Posted November 12, 2013
Peter Maxim, Ph.D., Billy Loo, M.D., Ph.D., Stanford University, Stanford, California
Results from the recent National Lung Screening Trial (NLST) demonstrated a 20% reduction in lung cancer deaths in patients screened by low-dose helical computed tomography (CT) when compared to plain chest radiography, cementing the importance of CT-based early detection in decreasing lung cancer-related mortality. Although CT screening is a crucial tool in the early detection of lung cancer, its specificity is far from ideal (e.g., there was a 96.4% false positive rate in the NLST study). The high rate of false positives often leads to increased psychological and economical burden for the patients that undergo unnecessary followup CT screens, invasive surgical procedures, and perhaps most importantly, potential delay in diagnosis and treatment.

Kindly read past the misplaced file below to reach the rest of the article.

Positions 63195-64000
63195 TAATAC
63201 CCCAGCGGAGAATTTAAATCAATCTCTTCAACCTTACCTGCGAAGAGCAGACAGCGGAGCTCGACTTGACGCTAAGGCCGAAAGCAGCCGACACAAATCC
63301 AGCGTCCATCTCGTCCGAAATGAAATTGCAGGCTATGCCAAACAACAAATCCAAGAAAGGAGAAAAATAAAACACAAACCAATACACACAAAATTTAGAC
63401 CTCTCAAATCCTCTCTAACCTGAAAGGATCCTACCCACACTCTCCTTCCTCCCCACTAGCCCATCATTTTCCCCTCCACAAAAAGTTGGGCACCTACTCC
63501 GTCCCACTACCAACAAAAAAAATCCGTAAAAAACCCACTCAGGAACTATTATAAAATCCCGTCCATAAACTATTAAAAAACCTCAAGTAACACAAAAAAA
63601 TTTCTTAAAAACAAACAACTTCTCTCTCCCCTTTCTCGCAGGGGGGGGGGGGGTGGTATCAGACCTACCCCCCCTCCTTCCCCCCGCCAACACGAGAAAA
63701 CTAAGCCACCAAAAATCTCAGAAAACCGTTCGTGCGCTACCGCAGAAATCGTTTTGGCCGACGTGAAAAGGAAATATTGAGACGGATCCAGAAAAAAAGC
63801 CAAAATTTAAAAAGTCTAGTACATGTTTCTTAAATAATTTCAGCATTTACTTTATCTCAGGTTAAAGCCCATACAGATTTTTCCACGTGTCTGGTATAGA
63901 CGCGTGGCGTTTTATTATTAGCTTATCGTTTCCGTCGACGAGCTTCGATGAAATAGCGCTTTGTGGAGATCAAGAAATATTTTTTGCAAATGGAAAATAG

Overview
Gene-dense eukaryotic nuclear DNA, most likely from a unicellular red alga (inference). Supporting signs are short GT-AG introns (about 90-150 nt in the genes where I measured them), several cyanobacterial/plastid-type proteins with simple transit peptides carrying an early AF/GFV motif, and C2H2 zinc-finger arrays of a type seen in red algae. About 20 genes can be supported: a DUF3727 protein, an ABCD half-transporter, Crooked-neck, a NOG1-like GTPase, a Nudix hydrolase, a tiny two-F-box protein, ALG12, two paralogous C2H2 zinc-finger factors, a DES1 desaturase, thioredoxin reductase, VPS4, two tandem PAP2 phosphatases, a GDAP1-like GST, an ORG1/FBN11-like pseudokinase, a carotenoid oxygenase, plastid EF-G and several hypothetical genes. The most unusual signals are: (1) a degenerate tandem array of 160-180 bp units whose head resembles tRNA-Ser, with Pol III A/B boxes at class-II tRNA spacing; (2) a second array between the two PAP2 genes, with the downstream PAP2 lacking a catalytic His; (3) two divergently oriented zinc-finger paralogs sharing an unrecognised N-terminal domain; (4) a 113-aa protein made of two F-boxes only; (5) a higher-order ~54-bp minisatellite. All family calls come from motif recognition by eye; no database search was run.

In fiscal year 2011, Drs. Maxim and Loo of Stanford University were awarded an LCRP Early Investigator Synergistic Idea Award, an award mechanism intended to support collaborations between laboratory scientists and clinicians to address innovative, high-impact research questions from synergistic and complementary perspectives. Dr. Maxim, a laboratory scientist, and Dr. Loo, a lung cancer clinician, hypothesize that malignant and benign pulmonary nodules have differences in elasticity that may be measured from four-dimensional computed tomography (4D CT) images. 4D CT images are unique in that they incorporate the changes of the anatomy over time in addition to information that can be gained via conventional 3D CT imaging (e.g., presence of a nodule, size, morphology) - in other words, the stiffness of pulmonary nodules may be calculated based on their motion caused by breathing. Based on literature indicating that most solid tumors have increased interstitial fluid pressure that alters the tumor mechanical properties including elasticity, the investigators aim to assess whether the differences in stiffness can be used to differentiate cancerous from benign lung nodules from 4D CT images. In support, the investigators are currently developing pulmonary nodule elastometry algorithms that automatically process 4D CT images and calculate the elasticity of the nodules of interest. Results are also being validated in rat models of human lung cancer and benign inflammatory lesions as well as a retrospective review of over 200 4D CT scans from patients with small malignant pulmonary lesions previously treated with radiation. If successful, this method may improve the specificity of CT screening, ultimately resulting in decreased lung cancer mortality.